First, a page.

Jacob is portrayed in the Bible as the symbol of truth (e.g. Micah 7:20). Yet, ironically, one subtext that runs through Jacob’s life is his constant confrontation with falsehood, which on the surface does not necessarily paint him in the best light. When buying Esau’s birthright he takes advantage of the fact that he was desperate and cuts a shrewd deal (Genesis 25).
Likewise, he takes advantage of his father – albeit under his mother’s instructions — and even though he does not utter a falsehood he speaks with enough ambiguity to allow Isaac to be deceived if he wished to be deceived (Genesis 27).
Laban, his father-in-law, is the master crook and changed the contract with Jacob ten times. Jacob has no choice but to treat him in a deceptive way and employs means (albeit nothing illegal) to make sure that the sheep come out the way he wants them to come out (Genesis 30). Ultimately, he leaves his father-in-law without giving him notice (Genesis 31).
Jacob does many things which do fit into our stereotype of the prototypical pure, truthful person.
This is a theological issue, not an historical one, so here is not the place to delve into it in proper detail. Nevertheless, this irony regarding Jacob is discussed in the classic commentators and Jewish philosophers more than anything else. It is a difficult thing to reconcile. Suffice it to say that the measure of the ethical man is how he deals with the knotty, gray-areas of life, not necessarily the obvious black-and-white good vs. evil ones.
If you have a brother like Esau you have no good choices. Whatever you do is going to be wrong. And there are many situations in life that are forced upon us in that way. The Jewish people have certainly found themselves in situations that whatever they do is wrong. In the 1930s there was a great debate in the Jewish world whether or not to boycott Germany. In hindsight it made absolutely no difference. Nevertheless, at the time, and in the heat of the moment, there were vehement disagreements within the Jewish community.
Similarly with Jacob. One Midrash says that he was wrong for meeting Esau, giving him gifts and bowing down to him in a subservient manner (Genesis 33). He should have kept a wide berth and avoided him altogether. Another says that he was wrong for not doing more to try to straighten out his brother; for example, he should have offered his daughter Dinah to Esau, in the anticipation that she would have had a positive influence on him. In one viewpoint he was wrong because he was too weak; in another because he was too strong.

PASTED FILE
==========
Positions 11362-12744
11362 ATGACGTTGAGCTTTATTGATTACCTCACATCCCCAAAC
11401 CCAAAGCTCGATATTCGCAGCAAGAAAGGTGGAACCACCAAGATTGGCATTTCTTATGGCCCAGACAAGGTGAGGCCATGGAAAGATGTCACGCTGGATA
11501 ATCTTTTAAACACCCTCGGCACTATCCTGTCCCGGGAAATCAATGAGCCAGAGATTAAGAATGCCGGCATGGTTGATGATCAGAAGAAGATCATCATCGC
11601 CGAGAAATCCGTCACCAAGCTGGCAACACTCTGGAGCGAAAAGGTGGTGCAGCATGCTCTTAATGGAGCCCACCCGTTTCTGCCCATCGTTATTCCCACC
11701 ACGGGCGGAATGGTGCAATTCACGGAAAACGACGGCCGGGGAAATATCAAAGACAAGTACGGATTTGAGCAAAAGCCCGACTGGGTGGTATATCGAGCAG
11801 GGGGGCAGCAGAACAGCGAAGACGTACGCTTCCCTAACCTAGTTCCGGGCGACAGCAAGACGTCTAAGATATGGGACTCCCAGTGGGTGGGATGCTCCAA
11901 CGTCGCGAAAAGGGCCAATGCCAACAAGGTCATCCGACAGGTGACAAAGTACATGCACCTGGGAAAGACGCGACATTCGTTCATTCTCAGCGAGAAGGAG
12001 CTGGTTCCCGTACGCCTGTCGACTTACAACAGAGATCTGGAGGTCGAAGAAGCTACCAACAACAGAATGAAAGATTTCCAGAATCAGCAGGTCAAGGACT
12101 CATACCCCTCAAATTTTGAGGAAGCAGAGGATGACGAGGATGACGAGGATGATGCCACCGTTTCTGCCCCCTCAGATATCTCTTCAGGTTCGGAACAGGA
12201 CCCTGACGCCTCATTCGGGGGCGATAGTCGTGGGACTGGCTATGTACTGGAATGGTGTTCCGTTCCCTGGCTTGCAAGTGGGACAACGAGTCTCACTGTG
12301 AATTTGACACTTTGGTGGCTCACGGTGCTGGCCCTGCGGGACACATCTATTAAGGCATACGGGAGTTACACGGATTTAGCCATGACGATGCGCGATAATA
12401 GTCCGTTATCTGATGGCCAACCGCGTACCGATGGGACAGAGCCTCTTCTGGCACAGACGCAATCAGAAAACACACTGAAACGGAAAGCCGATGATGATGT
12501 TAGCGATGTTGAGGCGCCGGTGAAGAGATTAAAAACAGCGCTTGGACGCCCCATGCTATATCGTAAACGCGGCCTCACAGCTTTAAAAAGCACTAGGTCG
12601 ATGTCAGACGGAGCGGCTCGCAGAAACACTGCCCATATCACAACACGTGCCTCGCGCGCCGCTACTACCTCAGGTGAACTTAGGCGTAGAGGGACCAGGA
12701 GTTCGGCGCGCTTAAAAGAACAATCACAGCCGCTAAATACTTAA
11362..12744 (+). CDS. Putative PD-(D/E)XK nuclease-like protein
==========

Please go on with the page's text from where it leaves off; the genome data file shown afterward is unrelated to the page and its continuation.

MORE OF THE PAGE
Taken together these conflicting traditions reflect a truth in life we sometimes have to accept: Sometimes, you’re damned if you do and damned if you don’t. In a time of trouble and disaster, whatever you do is wrong. There is always room for a complaint against you. Often history puts us into situations where there are no right answers. Unless one is sophisticated enough to realize this truth one is constantly frustrated.
That is why the life of Jacob appears so jagged to us; the pieces do not fit. Jacob’s story is the most difficult. How come he favors Joseph over the other brothers? On the other hand, the child grew up without a mother and showed unusual genius. Indeed, he is the one who will ultimately save them all. Jacob saw that. So he has to invest everything in him. Yet he is criticized for favoring Joseph. There are so many situations in the life of Jacob that no matter what he does he is wrong.
Jewish tradition does not hide Jacob faults that they thought were present – and those faults are within the Jewish people today. However, the truth is the faults are often a result of the impossibilities of life’s choices that confront each of us. We would like to have the pieces of life’s puzzle to fit. We would like to say, “Well, if you are consistent then it will all turn out perfect.” People with life experience realize that sometimes it does not work that way. Sometimes you do everything right and it turns out wrong. Then you are faced with terrible questions. The life of Jacob leaves us with the questions more than with the answers.
This can be seen in the episode of Jacob wrestling an angelic being (Genesis 32). Metaphorically, he is the man who wrestles with life’s most difficult situations. And he wrestles with them all throughout the long, dark night of exile. He cannot seem to get on top, to win, to deliver the one, final knockout blow that will declare him the indisputable champion. That, too, is part of it. Sometimes the challenge is to continue wrestling even in the face of no clear victory. Why bother, a person can tell himself? Just give up. It is too hard.
Not Jacob. He keeps wrestling. He keeps facing the questions… even if he cannot answer them all with the clarity he wishes he had. That is his greatness.